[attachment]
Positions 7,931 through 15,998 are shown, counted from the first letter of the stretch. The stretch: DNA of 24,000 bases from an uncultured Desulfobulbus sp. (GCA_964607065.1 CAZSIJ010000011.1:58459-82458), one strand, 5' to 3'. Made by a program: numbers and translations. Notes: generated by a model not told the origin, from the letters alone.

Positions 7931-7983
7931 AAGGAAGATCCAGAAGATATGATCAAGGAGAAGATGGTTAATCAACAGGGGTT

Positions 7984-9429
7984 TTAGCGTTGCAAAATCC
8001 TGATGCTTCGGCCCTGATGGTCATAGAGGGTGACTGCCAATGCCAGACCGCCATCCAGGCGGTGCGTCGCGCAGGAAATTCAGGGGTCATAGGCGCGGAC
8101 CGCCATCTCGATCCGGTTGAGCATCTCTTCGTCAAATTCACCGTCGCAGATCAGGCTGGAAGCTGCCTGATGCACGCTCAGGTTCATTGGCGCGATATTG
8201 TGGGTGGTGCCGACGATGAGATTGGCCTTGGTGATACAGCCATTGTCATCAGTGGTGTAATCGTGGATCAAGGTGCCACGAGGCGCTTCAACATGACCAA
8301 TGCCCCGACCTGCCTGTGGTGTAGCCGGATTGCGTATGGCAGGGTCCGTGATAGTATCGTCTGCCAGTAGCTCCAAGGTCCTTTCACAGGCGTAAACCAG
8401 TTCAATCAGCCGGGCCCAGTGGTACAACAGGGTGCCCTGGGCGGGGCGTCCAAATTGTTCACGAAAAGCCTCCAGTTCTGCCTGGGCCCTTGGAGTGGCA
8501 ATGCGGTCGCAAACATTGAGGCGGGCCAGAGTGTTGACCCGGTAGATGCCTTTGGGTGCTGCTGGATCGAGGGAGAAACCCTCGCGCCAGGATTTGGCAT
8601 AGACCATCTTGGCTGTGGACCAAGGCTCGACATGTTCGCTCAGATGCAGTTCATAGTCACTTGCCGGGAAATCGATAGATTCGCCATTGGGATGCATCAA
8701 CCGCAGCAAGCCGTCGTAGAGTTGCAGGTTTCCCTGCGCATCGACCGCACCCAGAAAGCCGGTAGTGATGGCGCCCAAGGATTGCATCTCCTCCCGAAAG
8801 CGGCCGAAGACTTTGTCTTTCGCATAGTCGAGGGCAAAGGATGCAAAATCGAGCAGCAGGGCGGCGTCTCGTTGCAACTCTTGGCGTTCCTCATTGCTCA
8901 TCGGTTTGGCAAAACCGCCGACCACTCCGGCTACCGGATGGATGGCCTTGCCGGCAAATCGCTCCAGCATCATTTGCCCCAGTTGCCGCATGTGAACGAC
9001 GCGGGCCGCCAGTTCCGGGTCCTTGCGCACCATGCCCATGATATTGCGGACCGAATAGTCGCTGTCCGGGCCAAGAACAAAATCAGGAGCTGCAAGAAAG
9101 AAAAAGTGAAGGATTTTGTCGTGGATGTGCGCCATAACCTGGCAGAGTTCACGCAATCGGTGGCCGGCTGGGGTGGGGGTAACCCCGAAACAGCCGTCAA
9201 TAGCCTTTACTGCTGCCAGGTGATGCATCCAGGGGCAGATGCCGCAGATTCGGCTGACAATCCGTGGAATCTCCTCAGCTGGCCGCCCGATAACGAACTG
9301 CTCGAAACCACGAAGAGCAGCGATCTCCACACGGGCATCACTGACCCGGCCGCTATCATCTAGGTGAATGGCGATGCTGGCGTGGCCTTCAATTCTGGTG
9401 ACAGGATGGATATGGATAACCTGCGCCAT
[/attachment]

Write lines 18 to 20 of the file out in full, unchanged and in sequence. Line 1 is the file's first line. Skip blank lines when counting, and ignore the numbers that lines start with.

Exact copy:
9201 TAGCCTTTACTGCTGCCAGGTGATGCATCCAGGGGCAGATGCCGCAGATTCGGCTGACAATCCGTGGAATCTCCTCAGCTGGCCGCCCGATAACGAACTG
9301 CTCGAAACCACGAAGAGCAGCGATCTCCACACGGGCATCACTGACCCGGCCGCTATCATCTAGGTGAATGGCGATGCTGGCGTGGCCTTCAATTCTGGTG
9401 ACAGGATGGATATGGATAACCTGCGCCAT